Ancient Monuments

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Offa's Dyke: section immediately north east of Sedbury sewage works

A Scheduled Monument in Tidenham, Gloucestershire

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Coordinates

Latitude: 51.637 / 51°38'13"N

Longitude: -2.6622 / 2°39'43"W

OS Eastings: 354266.388238

OS Northings: 193336.139148

OS Grid: ST542933

Mapcode National: GBR JM.851K

Mapcode Global: VH87T.S3YY

Entry Name: Offa's Dyke: section immediately north east of Sedbury sewage works

Scheduled Date: 5 July 2002

Source: Historic England

Source ID: 1020640

English Heritage Legacy ID: 34855

County: Gloucestershire

Civil Parish: Tidenham

Built-Up Area: Sedbury

Traditional County: Gloucestershire

Lieutenancy Area (Ceremonial County): Gloucestershire

Church of England Parish: Tidenham St Mary

Church of England Diocese: Gloucester

Details

The monument includes the buried and earthwork remains of Offa's Dyke
immediately north east of Sedbury sewage works. Offa's Dyke generally consists
of a bank up to 3.5m high with an intermittent ditch to the west and quarries
to the east. In places Offa's Dyke was strengthened by additional earthworks,
namely a berm between the bank and ditch, and a counterscarp bank on the
western lip of the ditch.
This 256m long section of the Dyke is visible as a terrace standing to a
height of 2m, falling over a distance of about 8m. In 1996, the Manchester
University Centre for Anglo-Saxon studies excavated a section through the
terrace, revealing what they have interpreted as the remains of Offa's Dyke.
All fence and gate posts are excluded from the scheduling, although the
ground beneath these features is included.

MAP EXTRACT
The site of the monument is shown on the attached map extract.

Source: Historic England

Reasons for Scheduling

Offa's Dyke is the longest linear earthwork in Britain, approximately 220km,
running from Treuddyn, near Mold, to Sedbury on the Severn estuary. It was
constructed towards the end of the eighth century AD by the Mercian king Offa,
and is believed to have formed a long-lived territorial, and possibly
defensive, boundary between the Saxon kingdom of Mercia and the Welsh
kingdoms.
The Dyke is not continuous and consists of a number of discrete lengths
separated by gaps of up to 23km. It is clear from the nature of certain
sections that differences in the scale and character of adjoining portions
were the result of separate gangs being employed on different lengths. Where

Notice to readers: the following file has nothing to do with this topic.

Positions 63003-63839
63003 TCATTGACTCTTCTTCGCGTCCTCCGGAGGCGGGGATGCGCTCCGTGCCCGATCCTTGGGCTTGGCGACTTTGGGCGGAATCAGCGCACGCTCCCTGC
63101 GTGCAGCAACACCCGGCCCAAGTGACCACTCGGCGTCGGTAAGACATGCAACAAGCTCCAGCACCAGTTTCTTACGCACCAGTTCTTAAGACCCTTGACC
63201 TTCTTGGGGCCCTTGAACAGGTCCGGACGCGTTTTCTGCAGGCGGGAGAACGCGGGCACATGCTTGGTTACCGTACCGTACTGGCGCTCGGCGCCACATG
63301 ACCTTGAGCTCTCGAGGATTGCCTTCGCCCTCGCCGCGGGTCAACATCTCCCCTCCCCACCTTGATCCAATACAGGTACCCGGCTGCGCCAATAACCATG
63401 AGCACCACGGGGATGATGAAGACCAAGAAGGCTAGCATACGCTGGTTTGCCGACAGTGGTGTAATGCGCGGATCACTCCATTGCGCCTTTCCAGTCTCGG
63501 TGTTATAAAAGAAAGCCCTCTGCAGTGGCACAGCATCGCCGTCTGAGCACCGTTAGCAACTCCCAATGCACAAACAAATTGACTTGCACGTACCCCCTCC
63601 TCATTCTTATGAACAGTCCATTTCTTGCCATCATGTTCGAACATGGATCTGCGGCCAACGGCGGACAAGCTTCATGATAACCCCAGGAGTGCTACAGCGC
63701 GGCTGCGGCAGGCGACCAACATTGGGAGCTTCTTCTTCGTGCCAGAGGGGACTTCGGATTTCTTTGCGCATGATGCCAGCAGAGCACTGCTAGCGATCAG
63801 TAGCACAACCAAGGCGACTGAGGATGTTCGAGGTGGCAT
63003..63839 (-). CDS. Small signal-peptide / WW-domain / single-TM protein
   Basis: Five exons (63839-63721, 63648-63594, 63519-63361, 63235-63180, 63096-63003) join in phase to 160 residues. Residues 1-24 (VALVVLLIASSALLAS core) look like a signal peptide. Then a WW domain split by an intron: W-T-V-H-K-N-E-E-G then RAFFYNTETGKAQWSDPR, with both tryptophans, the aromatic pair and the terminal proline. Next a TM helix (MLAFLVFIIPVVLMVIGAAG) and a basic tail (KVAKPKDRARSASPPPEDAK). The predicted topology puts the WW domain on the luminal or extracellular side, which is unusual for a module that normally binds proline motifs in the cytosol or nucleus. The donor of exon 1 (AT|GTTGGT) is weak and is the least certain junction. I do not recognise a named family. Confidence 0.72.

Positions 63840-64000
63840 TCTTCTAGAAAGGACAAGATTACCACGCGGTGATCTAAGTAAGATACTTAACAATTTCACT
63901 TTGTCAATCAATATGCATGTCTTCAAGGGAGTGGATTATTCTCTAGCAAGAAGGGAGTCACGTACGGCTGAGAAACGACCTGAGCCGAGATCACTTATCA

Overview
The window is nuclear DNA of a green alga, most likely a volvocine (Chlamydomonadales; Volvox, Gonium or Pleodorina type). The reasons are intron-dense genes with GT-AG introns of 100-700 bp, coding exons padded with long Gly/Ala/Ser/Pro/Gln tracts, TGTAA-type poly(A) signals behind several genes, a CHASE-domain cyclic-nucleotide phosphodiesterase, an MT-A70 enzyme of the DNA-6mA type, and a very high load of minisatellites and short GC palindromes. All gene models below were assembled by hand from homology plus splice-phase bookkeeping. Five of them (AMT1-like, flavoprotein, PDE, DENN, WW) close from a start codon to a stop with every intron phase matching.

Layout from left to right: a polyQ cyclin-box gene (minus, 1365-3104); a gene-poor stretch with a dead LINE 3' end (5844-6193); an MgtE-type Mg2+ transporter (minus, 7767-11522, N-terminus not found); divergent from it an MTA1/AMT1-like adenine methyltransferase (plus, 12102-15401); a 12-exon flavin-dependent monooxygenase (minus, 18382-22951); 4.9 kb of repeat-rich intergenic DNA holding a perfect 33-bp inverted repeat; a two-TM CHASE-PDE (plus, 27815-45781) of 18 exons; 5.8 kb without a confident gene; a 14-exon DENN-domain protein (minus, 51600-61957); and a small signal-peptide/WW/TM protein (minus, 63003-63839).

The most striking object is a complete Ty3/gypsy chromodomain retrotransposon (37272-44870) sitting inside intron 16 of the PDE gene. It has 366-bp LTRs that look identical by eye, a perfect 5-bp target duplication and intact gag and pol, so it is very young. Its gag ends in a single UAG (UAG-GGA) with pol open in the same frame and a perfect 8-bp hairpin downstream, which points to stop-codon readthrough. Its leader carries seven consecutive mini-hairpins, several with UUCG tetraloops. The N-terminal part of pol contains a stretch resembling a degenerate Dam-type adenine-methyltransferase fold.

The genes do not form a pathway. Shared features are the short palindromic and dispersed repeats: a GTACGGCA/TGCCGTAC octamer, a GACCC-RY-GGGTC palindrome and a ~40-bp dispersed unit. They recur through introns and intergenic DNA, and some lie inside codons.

possible, natural topographic features such as slopes or rivers were utilised,
and the form of Offa's Dyke is therefore clearly related to the topography.
Along most of its length it consists of a bank with a ditch to the west.
Excavation has indicated that at least some lengths of the bank had a vertical
outer face of either laid stonework or turf revetment. The ditch generally
seems to have been used to provide most of the bank material, although there
is also evidence in some locations of shallow quarries. In places, a berm
divides the bank and ditch, and a counterscarp bank may be present on the lip
of the ditch.
Offa's Dyke now survives in various states of preservation in the form of
earthworks and, where sections have been levelled and infilled, as buried
features. Although some sections of the frontier system no longer survive
visibly, sufficient evidence does exist for its position to be accurately
identified throughout most of its length. In view of its contribution towards
the study of early medieval territorial patterns, all sections of Offa's Dyke
exhibiting significant archaeological remains are considered worthy of
protection.

The section of Offa's Dyke immediately north east of Sedbury sewage works
survives well. The terrace will have preserved part of the original
ground surface, predating the construction of the monument, and will
contain environmental evidence in the form of organic remains which will
relate both to the Dyke and to the landscape within which it was
constructed. The terrace will also contain evidence relating to the
methods of construction of the Dyke and the building materials used.

Source: Historic England

Sources

Books and journals
Hill, D, Gloucestershire, Sedbury, Sewage Works, (1996)
Hoyle, J, Vallender, J, Offa's Dyke in Gloucestershire: Management Survay, (1997)

Source: Historic England

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